9. The situation is exactly the same with paintings. I used to paint water-colours. Acid-free paper, artist grade paints, and as for the cost of framing.. I won’t go on, but a good water-colour will set you back about $500, for starters. Let’s not even mention gallery commissions! And then people say “But it’s only a water-colour!”

    • I get what you mean, people seem to understand the worth of some things, but not others. Sometimes I think it just isn’t worth it to try and sell work. I will just hang onto it. Thanks Anthea for your insight into the discussion.

  10. I agree wholeheartedly Leanne. Your photos are works of art. The same argument might be applied to many underpaid occupations for example teaching, where all the educational costs ( around $30,000) and years of experience and further training along the way are undervalued in this society.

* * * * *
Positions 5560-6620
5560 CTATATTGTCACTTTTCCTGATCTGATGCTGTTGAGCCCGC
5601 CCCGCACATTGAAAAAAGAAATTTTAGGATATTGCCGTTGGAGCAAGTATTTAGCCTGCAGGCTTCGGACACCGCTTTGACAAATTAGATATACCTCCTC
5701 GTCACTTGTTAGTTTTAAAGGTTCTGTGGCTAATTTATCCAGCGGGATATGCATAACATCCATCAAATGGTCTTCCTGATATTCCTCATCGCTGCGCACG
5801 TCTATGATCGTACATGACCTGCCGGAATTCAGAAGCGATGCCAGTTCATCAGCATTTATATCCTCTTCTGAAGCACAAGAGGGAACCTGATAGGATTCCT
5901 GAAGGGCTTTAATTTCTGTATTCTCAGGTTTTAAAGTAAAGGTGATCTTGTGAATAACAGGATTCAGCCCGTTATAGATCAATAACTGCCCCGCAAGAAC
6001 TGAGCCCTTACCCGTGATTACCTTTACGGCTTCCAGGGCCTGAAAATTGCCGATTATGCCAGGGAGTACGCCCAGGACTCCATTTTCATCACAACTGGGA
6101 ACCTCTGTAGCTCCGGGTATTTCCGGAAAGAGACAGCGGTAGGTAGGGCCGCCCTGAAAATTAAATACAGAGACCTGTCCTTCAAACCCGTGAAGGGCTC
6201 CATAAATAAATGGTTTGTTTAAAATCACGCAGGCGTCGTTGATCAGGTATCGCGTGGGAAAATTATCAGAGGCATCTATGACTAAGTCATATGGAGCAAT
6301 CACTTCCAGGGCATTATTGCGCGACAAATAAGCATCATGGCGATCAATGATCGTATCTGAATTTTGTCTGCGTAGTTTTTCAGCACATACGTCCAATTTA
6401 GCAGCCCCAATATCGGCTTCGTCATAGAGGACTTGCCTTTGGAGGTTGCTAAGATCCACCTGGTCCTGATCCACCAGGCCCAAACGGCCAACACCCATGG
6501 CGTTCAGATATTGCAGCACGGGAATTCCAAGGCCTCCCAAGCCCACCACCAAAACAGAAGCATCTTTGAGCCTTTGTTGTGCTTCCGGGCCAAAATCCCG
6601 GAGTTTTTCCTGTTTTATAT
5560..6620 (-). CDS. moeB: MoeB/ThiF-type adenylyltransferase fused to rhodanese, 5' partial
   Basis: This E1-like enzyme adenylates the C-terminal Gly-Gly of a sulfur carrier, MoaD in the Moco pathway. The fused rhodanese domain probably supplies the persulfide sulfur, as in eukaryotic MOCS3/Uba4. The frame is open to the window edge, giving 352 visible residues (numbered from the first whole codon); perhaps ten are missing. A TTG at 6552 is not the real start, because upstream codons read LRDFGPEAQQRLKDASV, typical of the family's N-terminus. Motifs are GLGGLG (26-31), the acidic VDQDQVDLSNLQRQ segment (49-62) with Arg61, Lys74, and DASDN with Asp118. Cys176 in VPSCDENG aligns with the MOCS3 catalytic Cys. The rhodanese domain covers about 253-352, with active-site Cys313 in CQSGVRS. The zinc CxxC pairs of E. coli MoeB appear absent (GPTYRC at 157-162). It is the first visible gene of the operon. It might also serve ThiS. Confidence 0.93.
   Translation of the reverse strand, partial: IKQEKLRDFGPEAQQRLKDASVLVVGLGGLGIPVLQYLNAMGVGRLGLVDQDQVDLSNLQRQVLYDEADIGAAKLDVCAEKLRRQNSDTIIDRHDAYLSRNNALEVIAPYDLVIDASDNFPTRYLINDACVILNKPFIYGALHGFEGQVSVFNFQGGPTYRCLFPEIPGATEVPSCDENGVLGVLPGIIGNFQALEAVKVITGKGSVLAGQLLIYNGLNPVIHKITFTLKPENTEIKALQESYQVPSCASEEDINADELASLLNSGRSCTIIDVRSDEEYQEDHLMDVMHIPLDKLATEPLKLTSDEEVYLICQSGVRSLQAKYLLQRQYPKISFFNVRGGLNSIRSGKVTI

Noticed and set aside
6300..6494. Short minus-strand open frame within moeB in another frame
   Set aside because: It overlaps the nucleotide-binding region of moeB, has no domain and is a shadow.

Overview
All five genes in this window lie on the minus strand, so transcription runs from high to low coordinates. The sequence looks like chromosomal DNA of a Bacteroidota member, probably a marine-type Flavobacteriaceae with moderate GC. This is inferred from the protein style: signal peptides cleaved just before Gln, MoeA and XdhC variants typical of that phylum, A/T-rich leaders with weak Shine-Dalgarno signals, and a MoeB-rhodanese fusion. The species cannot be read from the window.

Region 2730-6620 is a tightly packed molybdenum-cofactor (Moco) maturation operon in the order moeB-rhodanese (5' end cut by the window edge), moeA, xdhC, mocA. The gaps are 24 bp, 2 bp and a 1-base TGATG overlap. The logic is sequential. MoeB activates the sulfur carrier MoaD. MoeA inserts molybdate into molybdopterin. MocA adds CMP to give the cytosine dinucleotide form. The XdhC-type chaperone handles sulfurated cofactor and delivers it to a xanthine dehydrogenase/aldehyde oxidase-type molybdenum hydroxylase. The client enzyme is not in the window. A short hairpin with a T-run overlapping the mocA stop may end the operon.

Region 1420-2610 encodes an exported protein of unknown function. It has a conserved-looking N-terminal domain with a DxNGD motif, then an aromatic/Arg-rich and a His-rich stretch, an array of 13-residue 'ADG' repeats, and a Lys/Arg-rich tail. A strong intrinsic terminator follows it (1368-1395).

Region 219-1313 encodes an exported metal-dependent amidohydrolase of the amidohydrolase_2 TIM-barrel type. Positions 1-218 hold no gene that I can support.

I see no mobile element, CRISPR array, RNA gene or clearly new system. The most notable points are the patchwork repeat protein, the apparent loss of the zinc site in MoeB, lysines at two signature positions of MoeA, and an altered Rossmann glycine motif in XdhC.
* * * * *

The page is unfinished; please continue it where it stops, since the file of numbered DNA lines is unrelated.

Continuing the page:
• Great points Francesca, we don’t undervalue other trades, like doctors, plumbers etc, we accept they were trained and should be paid for accordingly. Thanks for adding to the discussion.

  11. You go girl! Great post, your photos are always beautiful pieces of art Leanne. ❤️👍🏻

  12. I agree completely with what you are saying Leanne. In fact if someone asks any artist to sell for less, my advice would be to respond that the piece is no longer for sale. The questioner does not fully appreciate the piece as work of art, but more as adornment. And as far as haggling is concerned, I love doing it, but only in countries where it is expected and where both the buyer and seller are taking pleasure from the interchange. Your work is stunning and you should be charging what you think it is worth. If that’s too much for some of your clients, then they clearly lack the proper level of understanding to own and treasure such a work.